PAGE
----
Here's Your New Year's Resolutions Check-Up


NEW YORK (MainStreet) — Remember just a few weeks ago on New Year’s Day when you resolved to dump some bad habits, lose weight and save more money in 2013?

One month into the New Year, you may find yourself struggling to keep those resolutions alive. We spoke to some experts who shared advice on how to revive these goals and help you to maintain them as the year progresses.

1. Find a support system

Some resolutions — especially weight loss — are difficult to accomplish without a strong group of loved ones around you to keep you in check.

Cardiologist Dr. Kevin Shinal, founder of, says the key to weight loss is consistent weigh-ins and group support. On his site, users can enter in their changes in weight over several weeks (as opposed to your total weight, which some are uncomfortable revealing), and this information is shared with friends and family of your choice. As an incentive to get you to weigh in each week, your support system will be notified via email if you fail to do so.

“This way, you’re accountable to the people you love the most — it’s a setup for more commitment in weight maintenance,” he says.

2. Tell everyone!

Speaking of forming a solid support system, you also need to tell the people around you what your resolutions are.

“If you've told everyone in the office that you're cutting out coffee and you show up to the 9:30 budget meeting with a cup of coffee, people may say something and you'll have to admit that you're ‘off the wagon,’” says professional organizer Christine Kell.

The reaction of others may prompt you to stick with your goals.

3. Narrow your goals

Having a laundry list of 10 goals may become too overwhelming. This is why it’s important to limit your goals to a maximum of three, at least for the next few months.

“Decide on one way you want to improve yourself or your life and concentrate on that. Don't decide that this is the year you're going to lose 30 pounds, call your mother more often and become fluent in Japanese. Instead, choose one thing and do it. You'll get results,” Kell says.

4. Schedule it!

If you’re trying to lose weight, chances are you are going to have to spend some time in the gym. To ensure you actually show up, add this task to your schedule:

“Mark your calendar to show your resolve to do this. Examples might be ‘6 p.m. DO YOGA’ or ‘7 to 8 p.m. GYM, CARDIO’ and then, do it! If you schedule these activities, you're more likely to follow through on them, since scheduling everything makes it a matter of resolve and discipline,” Kell says.

5. Your environment

When our resolutions aren’t working, it’s time to look around and think about what specifically is the root of the failure.

“Identify the triggers in your environment that will make you fall off the wagon and replace them with triggers that will keep you on track. For example: Get the potato chips out of your pantry and lay out your workout gear and water bottle before bed so you'll remember to go right to the gym,” advises Mark Joyner, founder and CEO of Simpleology.

6. Track your results

Accomplishing your resolutions doesn’t happen overnight, which means you need to see how you’re doing on a daily basis — regardless of the type of goal you’re trying to attain.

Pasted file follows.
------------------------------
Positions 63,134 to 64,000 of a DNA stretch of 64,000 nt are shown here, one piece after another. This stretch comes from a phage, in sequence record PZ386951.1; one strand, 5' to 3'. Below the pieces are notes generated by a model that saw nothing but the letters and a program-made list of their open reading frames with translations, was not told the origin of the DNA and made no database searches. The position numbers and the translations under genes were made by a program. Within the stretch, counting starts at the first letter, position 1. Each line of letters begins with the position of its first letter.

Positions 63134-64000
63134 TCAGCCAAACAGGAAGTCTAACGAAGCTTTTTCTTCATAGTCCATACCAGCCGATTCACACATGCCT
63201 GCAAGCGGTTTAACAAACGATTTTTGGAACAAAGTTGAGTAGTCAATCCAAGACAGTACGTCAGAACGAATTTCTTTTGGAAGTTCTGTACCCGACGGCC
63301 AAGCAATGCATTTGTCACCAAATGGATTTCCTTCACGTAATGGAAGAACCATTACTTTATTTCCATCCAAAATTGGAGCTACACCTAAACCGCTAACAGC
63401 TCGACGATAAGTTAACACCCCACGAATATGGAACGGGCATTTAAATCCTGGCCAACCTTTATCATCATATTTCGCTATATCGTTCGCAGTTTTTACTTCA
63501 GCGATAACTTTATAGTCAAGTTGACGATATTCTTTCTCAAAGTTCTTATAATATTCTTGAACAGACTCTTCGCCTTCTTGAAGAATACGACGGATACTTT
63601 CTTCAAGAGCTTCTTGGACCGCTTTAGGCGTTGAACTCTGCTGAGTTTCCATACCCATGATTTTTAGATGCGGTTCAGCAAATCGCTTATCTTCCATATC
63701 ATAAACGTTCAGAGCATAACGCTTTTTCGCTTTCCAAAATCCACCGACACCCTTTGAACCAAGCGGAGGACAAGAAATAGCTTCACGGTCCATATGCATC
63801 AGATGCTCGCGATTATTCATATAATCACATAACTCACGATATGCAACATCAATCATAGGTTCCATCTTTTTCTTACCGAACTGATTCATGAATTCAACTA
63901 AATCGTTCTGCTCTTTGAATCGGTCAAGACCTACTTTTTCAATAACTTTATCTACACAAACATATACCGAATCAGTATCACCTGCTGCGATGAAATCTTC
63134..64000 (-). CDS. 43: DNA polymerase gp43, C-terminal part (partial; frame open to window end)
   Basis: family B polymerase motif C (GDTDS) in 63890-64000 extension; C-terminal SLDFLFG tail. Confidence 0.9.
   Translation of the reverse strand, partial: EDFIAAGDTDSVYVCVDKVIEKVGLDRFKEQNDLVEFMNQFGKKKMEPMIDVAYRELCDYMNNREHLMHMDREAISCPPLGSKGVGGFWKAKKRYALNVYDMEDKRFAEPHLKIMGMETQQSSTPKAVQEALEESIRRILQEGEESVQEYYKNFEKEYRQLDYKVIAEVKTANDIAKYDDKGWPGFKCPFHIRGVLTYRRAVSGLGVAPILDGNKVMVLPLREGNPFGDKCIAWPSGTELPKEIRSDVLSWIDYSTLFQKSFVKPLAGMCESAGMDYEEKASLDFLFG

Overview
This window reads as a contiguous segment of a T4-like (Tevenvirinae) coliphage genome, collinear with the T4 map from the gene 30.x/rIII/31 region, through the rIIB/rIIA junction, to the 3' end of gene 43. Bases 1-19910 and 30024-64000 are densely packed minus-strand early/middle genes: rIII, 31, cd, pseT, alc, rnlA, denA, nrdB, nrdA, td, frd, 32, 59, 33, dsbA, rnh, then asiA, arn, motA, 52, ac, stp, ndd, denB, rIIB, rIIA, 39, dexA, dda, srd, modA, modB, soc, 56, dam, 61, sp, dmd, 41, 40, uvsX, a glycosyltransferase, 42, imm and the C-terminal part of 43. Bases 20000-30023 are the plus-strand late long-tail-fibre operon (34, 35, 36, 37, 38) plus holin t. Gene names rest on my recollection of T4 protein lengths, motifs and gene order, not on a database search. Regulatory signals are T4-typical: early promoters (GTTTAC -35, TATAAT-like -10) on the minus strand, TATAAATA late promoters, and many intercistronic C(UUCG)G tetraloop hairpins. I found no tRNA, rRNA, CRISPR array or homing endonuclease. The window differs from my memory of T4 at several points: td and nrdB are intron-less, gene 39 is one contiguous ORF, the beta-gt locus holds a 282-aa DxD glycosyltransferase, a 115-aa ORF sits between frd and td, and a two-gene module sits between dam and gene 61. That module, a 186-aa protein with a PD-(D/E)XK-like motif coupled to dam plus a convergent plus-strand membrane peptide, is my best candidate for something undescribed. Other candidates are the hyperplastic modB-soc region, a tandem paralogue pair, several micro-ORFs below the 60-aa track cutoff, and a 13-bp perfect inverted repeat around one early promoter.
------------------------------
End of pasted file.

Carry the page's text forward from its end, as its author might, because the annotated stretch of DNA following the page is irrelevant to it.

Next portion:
“Keep a daily log of the changes you make. The more something makes you feel good, the more you will want to do it. Little steps each day and eventually these new habits will be linked with ‘feeling right’ and you won't want to revert back to the old ones,” says Wendy Ellin, workplace productivity consultant and author of Enough is Enough, Get Control of Your Stuff.

7. Surround yourself with experts

In addition to putting a support system in place to keep you on track, you also want to consider investing in some experts to help make your goals a reality.

“Whether you’re meeting with the trainer at your local gym to get back into your old playing shape or working with an independent financial adviser to get your retirement portfolio in order, these professionals are there to help you develop and execute on your plan,” suggests Christopher Lacerenza, wealth adviser at Russell & Co.

8. Keep your goals on your mind

While you’re not going to forget what your resolutions are, it’s helpful to be reminded of them constantly.

And you can do this by making a list of your goals and saving this as the background image on your smartphone, as suggested by Steve McClatchy, an author and time-management consultant. “How many times per day do you look at your phone?  If you constantly see a reminder of what you have resolved to do, it stays at the top of your mind, and you are much more likely to succeed,” he says.

9. Stay motivated

Over the past month, you may have lost some of that motivation that you had on Jan 1, when you originally set out to try and accomplish these goals.

“That internal drive, the fire within your belly only comes from inside of you. Look in the mirror every morning and ask yourself “Am I unwilling to sacrifice what is required to reach my goal, or do I have what it takes today?” Lacerenza suggests.

10. You may still continue to struggle

This article aimed to get you back on track with your resolutions — but it’s possible and normal that a few weeks from now, you may experience some setbacks.

“When it comes to your resolutions, you're probably trying to reprogram an old habit that took years to develop. Success isn't about being perfect ... it's about getting up after you slip and trying again,” says life coach and blogger Leah Carey.

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